Authorities in Nigeria have been told to consider upgrading the country’s cryptocurrency regulatory guidelines because current regulations are not consistent with the realities on the ground. According to legal experts, the growing interest in cryptocurrencies by Nigerians means the country needs to have “clear-cut guidelines” for the industry.
Nigerians continue to defy the Central Bank
Legal experts who spoke at a two-day workshop recently held in Nigeria have urged authorities to consider upgrading the country’s cryptocurrency regulatory guidelines. Experts argued that Nigerians are not following current regulations to discourage investment or trade in cryptocurrency.
As recently reported by Bitcoin.com News, Nigerians are skirting the central bank’s restrictions on crypto trading or investment by using peer-to-peer trading platforms. For example, in just the first of half 2022, Nigerians using Paxful — a peer-to-peer crypto exchange — are reported to have done trades worth almost $400 million. In addition, a survey recently found that the West African country’s residents are the most interested in cryptocurrencies globally.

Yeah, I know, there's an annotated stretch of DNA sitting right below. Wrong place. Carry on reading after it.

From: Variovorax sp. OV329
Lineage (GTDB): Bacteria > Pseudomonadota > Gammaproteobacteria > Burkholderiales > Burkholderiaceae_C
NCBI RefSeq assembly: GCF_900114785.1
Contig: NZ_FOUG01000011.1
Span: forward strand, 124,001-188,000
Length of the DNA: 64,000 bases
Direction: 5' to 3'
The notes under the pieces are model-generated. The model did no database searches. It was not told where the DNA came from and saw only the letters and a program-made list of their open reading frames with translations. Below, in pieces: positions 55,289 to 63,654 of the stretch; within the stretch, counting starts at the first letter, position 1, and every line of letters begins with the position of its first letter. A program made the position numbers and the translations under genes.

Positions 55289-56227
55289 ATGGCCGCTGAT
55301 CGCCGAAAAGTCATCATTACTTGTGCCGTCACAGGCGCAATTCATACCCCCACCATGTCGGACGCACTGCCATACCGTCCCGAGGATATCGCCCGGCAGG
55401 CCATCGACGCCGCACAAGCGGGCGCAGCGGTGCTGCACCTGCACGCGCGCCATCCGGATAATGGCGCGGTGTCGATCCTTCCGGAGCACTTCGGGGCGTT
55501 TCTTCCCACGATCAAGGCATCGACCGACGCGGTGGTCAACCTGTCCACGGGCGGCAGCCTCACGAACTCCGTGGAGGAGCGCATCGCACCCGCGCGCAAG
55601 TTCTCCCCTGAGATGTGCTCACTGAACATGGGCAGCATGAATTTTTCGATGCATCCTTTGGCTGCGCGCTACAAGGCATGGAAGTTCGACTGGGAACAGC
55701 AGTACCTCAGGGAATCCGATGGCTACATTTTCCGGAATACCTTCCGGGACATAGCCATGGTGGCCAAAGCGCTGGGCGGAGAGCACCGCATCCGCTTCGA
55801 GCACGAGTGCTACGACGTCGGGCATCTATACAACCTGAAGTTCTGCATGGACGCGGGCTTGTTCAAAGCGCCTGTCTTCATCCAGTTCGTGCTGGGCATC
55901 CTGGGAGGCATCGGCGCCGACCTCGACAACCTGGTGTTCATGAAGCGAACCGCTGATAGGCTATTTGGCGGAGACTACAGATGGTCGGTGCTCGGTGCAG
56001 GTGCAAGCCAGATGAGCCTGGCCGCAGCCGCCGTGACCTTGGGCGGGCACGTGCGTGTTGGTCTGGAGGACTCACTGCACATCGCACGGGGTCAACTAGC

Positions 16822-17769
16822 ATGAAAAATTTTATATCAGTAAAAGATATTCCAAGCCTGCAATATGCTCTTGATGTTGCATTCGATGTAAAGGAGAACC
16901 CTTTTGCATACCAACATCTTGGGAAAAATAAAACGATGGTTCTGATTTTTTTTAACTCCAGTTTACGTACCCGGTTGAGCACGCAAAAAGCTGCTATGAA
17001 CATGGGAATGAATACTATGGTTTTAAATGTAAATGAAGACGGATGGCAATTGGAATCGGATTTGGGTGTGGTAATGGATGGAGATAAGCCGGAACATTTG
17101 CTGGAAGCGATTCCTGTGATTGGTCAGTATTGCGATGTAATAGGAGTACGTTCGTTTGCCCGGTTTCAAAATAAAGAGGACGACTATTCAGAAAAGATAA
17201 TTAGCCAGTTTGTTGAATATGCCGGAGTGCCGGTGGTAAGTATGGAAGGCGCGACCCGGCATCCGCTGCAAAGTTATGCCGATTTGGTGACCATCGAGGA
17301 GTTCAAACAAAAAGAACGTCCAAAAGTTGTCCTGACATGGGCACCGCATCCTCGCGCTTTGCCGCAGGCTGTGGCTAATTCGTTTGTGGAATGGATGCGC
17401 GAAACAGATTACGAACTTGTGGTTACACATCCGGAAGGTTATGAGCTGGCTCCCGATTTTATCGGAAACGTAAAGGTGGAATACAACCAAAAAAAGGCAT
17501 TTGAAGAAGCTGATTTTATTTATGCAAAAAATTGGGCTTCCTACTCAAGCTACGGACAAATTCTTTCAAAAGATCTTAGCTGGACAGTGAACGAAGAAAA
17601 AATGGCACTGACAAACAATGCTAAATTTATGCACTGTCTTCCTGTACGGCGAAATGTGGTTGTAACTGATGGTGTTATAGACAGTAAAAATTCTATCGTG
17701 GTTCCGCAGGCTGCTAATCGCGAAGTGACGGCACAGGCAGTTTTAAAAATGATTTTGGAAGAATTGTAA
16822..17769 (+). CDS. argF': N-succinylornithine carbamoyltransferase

Meanwhile, in some of their remarks published by The Guardian, the legal experts added that Nigeria’s need for clear guidelines is further justified by the investment that is flowing into the industry. One of the experts, Roger Geisler, a special agent in the Arizona Attorney General’s Office, is quoted in the report giving an example of a risk that many crypto users face but one that can potentially be minimized by putting guidelines in place. According to him:
Google Play Store discovered fraudulent wallets and they are frequently cloned to make them appear genuine. The wallet can be loaded by anyone, but the money will not be returned.
Making an income from digital currencies
David Awe from Africa Fintech Foundry (AFF) was another expert who described the problems encountered when trying to create a regulatory structure for smart contract blockchains. According to experts, lawyers must ensure that smart contracts comply with the criteria.
IkechukwuUwanna is the chairman of Nigerian Bar Association’s Lagos branch. He said that lawyers should seek out ways to make a living in the crypto industry.
“[Cryptocurrency is]The current trend. Everybody is talking about it. What is the legal regulatory framework for this? Are there security concerns arising from the use of digital assets? All of these are money income for lawyers,” Uwanna is quoted saying.
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